The Paschal Mystery
The Scripture readings for today depend upon where one is living. There are several archdioceses and dioceses in the United States that still celebrate today as the Feast of Ascension. These include the dioceses in the state of Nebraska as well as some of the Diocesan Sees on the East Coast. For the rest of the country, the Feast of the Ascension has been moved to the following Sunday.
We call the events of Jesus' passion, death, resurrection, ascension, and the descent of the Holy Spirit the Paschal Mystery. These events are described in the Christian Scriptures as taking place as the people of Israel celebrated the Passover. Careful reading of the Gospels seems to indicate that these events unfolded over a three day period beginning with the Last Supper on the day before Passover, followed by the death of Jesus as the lambs were being slaughtered for the Passover Supper, followed by his resurrection before or at dawn on the first day of the week, and culminating in his ascension later that day after having bestowed the Holy Spirit upon those men and women gathered in the upper room. In the Acts of the Apostles, St. Luke seems to separate these events by several weeks so that they coincide with the Jewish feast of Pentecost. Traditionally, we have celebrated these days separately, especially the ascension and the descent of the Holy Spirit.
However, it is important for us to remember that our liturgical celebration of these events is not a mere historical commemoration of them. Rather, the Church separates these events into separate celebrations in order to give us time to reflect on each part of the Paschal Mystery and to come to appreciation of what they mean for us.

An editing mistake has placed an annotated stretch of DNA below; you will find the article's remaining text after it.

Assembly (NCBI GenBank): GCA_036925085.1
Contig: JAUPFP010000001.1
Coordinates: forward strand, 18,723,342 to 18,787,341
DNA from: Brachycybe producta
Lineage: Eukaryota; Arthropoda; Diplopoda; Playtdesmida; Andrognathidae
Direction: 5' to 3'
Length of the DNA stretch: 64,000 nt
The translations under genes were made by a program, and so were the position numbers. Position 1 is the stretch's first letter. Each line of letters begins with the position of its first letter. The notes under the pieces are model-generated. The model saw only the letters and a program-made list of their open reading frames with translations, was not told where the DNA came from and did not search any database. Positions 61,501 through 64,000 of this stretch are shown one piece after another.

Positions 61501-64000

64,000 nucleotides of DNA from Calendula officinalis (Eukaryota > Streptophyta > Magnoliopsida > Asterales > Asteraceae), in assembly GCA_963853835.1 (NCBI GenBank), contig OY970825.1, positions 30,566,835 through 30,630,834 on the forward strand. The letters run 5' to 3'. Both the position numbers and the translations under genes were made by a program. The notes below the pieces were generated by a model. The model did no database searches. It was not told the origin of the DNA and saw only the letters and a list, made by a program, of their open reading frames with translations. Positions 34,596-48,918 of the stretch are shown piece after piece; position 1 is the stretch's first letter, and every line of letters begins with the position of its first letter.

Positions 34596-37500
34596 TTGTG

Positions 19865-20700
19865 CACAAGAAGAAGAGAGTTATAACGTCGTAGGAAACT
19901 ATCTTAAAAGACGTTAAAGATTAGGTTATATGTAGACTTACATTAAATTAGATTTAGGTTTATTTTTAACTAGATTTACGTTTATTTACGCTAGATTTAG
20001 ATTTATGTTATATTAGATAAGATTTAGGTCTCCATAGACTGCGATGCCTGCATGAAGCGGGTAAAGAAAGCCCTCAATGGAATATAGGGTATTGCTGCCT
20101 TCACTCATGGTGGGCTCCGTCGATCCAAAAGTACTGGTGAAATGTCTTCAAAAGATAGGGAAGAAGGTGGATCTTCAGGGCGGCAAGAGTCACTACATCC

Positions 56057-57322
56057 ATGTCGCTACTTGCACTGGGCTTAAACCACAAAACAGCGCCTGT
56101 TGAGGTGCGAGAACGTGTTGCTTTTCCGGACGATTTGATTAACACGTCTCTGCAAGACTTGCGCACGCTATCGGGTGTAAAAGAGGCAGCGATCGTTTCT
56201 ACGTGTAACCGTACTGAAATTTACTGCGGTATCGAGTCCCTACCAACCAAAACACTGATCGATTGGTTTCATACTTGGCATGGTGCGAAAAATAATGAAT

The word "paschal" comes from the Aramaic word "pasha," which means "passing over." In the context of the Paschal Mystery, the word "mystery" does not indicate that this is a riddle to be solved. Rather, in this context, the word mystery indicates that these events are still unfolding and that their meaning is still becoming clearer to us. By reflecting upon them and celebrating them, we remind ourselves that Jesus' passing over is not simply something that happened in history, but that they are events which are still affecting us and are still effecting change in our day and age. As our faith in the Paschal Mystery continues to grow, we are able to unite ourselves with the passion, death, resurrection and ascension of Jesus. We are also able to appreciate the presence of the Spirit among us.
Because of our human limitations, it is impossible for us to think outside of the realm of time and space. We are a people with a past, a present and a future. However, such limitations do not exist for God. God has no past. God has no future. God is only now. Consequently, God's actions cannot be thought of as inhabiting time and space in the same way we do. As we draw nearer to eternity itself, we gradually come to understand that the Paschal Mystery is a present reality, that Jesus' redemptive act is still occurring.
As St. Paul mentions in a different context, we see and understand these realities "dimly," as in a mirror. However, as they continue to unfold, we will come to understand them more clearly. Our own paschal mystery (with a lower case "p") draws us ever closer to the reality of redemptive suffering. For this we are ever grateful to God.